The State argues that this case is distinguishable from the cases cited. Attention is called to the fact that a number of other burglary charges were pending against defendant at the time he entered his plea; that he was fully aware of the discussions at the time he entered his plea; that he was fully aware of the discussions between his counsel and the State's Attorney and knew that upon the entry of his plea these other charges would be dismissed, as they were, immediately after his plea. It is argued that under such circumstances it is incredible to suppose that defendant's plea was not made understandingly and knowingly; that undoubtedly defendant was aware of the maximum possibly penalty and that he fully understood all of his rights as the trial court so found.

In effect, what the State is arguing is that, after considering all of the facts, the trial court and this court have a right to believe that the defendant fully understood that the phrase "an indeterminate number of years" meant that his maximum penalty could be life imprisonment. We understand and appreciate this argument, but our belief, or that of the trial court, is of no consequence in the absence of compliance with the mandatory requirement that a defendant be specifically informed of the maximum punishment. In People v. Medley, 122 Ill. App.2d 279, it was held that a court of review is not at liberty to indulge in presumptions as to whether a defendant understood "an indeterminate number of years." In People v. Washington, 5 Ill.2d 58, and quoted with approval in People v. Terry, 44 Ill.2d 38, it is stated: "The very purpose of Rule 27a (now 401(b)) is to provide a form of procedure eliminating any doubt that a plea of guilty was made with full knowledge and understanding, and to avoid the method of procedure where a defendant's knowledge and understanding were held to rest solely on implications arising from the common law record. To this end the rule has carefully spelled out the information which must be conveyed to a defendant to give him full knowledge of the charge against him, and leave little, if any, room for indulgence in presumption."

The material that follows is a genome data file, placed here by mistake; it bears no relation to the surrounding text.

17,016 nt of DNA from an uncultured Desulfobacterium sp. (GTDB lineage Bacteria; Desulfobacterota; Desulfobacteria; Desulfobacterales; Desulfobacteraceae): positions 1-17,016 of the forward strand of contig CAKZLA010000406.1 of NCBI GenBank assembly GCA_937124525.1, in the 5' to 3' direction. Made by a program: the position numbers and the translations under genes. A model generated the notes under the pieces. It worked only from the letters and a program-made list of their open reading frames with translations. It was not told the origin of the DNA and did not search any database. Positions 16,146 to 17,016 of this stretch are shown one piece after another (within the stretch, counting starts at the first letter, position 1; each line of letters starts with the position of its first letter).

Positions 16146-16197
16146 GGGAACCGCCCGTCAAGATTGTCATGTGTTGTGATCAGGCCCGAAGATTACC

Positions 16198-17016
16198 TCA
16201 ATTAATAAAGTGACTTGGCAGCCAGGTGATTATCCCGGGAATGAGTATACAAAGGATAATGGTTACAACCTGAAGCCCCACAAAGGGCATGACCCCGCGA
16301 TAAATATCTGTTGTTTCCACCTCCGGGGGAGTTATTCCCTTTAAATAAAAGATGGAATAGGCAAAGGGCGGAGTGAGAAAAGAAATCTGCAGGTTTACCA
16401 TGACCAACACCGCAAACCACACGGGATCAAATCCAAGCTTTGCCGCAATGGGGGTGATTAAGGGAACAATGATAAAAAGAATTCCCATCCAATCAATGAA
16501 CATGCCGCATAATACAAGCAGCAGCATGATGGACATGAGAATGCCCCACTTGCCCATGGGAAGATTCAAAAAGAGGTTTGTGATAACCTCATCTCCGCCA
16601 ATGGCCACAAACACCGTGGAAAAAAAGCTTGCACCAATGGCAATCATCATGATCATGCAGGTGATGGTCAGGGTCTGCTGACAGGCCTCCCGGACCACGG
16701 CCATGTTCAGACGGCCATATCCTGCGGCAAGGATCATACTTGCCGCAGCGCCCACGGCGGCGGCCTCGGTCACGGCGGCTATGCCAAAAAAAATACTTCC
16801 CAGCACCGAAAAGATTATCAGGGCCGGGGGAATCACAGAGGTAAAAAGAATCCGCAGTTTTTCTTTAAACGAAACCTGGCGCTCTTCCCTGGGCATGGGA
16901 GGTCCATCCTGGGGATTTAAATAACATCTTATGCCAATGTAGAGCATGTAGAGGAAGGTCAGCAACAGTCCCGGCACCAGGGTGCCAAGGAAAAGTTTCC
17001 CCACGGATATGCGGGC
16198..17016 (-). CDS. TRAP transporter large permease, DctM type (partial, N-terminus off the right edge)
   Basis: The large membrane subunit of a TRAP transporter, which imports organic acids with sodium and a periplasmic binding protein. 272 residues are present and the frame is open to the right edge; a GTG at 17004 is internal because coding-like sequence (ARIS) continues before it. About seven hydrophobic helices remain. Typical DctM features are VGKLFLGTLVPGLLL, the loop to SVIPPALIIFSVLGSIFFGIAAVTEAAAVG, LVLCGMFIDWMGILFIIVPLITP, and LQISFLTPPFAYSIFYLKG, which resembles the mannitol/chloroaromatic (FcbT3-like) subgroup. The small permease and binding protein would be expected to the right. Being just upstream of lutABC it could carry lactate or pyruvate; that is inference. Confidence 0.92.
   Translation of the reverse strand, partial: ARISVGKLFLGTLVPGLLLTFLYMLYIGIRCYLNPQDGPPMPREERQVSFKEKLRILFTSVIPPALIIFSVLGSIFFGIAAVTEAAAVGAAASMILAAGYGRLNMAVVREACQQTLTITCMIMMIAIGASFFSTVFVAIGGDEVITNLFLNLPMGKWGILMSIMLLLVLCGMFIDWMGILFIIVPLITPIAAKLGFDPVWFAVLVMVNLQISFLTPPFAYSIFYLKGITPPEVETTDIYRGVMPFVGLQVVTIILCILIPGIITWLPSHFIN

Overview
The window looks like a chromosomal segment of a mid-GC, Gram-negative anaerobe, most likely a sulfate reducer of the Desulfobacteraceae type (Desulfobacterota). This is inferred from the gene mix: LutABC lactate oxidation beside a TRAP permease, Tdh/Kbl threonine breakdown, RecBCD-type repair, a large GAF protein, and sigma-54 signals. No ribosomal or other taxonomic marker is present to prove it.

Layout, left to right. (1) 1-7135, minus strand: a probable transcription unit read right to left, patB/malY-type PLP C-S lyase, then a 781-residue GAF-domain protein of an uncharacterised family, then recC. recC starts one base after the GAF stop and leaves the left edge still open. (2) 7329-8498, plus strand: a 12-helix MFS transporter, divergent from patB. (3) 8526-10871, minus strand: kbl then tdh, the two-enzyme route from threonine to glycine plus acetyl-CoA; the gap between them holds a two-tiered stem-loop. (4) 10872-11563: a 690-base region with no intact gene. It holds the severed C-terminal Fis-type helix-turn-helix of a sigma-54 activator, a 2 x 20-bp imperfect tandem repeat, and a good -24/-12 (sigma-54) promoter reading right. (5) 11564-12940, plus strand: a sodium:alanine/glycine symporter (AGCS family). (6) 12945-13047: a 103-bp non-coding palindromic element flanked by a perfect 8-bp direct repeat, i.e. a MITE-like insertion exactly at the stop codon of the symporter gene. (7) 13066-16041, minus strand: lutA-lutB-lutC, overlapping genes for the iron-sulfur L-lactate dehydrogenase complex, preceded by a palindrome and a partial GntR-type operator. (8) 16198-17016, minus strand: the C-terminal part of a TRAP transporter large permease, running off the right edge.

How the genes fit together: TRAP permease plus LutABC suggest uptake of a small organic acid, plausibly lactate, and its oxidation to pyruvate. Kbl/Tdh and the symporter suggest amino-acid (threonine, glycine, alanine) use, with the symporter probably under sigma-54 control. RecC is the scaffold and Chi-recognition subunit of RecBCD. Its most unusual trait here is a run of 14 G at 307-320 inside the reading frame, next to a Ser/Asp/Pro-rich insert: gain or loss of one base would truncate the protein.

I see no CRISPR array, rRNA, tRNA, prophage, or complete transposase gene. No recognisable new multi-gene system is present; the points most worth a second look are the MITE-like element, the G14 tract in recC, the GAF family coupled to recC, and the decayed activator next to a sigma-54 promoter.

On the basis of the precedents cited we find that the admonition of the trial court herein was insufficient to apprise the defendant of the maximum possible punishment which could be imposed upon the acceptance of his guilty plea. The judgment of the Circuit Court of Jefferson County is therefore reversed and the cause is remanded with directions to vacate the plea of guilty and the sentence imposed, and for further proceedings consistent with this opinion.

Reversed and remanded.

EBERSPACHER and G. MORAN, JJ., concur.